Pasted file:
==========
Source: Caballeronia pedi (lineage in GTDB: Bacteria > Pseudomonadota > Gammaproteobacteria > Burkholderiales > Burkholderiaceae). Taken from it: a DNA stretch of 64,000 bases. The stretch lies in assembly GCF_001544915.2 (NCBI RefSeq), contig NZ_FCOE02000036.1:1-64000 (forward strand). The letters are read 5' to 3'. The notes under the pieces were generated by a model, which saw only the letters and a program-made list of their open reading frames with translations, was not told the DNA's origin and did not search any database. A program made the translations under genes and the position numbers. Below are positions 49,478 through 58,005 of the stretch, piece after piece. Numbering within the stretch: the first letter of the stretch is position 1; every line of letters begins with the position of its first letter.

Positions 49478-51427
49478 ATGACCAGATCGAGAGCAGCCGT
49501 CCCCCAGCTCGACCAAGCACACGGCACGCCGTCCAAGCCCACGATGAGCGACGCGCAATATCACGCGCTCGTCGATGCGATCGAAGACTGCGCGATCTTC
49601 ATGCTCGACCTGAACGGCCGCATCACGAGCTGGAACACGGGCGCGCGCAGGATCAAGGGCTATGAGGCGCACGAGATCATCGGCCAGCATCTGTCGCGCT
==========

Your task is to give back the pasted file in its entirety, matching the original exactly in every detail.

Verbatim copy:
Source: Caballeronia pedi (lineage in GTDB: Bacteria > Pseudomonadota > Gammaproteobacteria > Burkholderiales > Burkholderiaceae). Taken from it: a DNA stretch of 64,000 bases. The stretch lies in assembly GCF_001544915.2 (NCBI RefSeq), contig NZ_FCOE02000036.1:1-64000 (forward strand). The letters are read 5' to 3'. The notes under the pieces were generated by a model, which saw only the letters and a program-made list of their open reading frames with translations, was not told the DNA's origin and did not search any database. A program made the translations under genes and the position numbers. Below are positions 49,478 through 58,005 of the stretch, piece after piece. Numbering within the stretch: the first letter of the stretch is position 1; every line of letters begins with the position of its first letter.

Positions 49478-51427
49478 ATGACCAGATCGAGAGCAGCCGT
49501 CCCCCAGCTCGACCAAGCACACGGCACGCCGTCCAAGCCCACGATGAGCGACGCGCAATATCACGCGCTCGTCGATGCGATCGAAGACTGCGCGATCTTC
49601 ATGCTCGACCTGAACGGCCGCATCACGAGCTGGAACACGGGCGCGCGCAGGATCAAGGGCTATGAGGCGCACGAGATCATCGGCCAGCATCTGTCGCGCT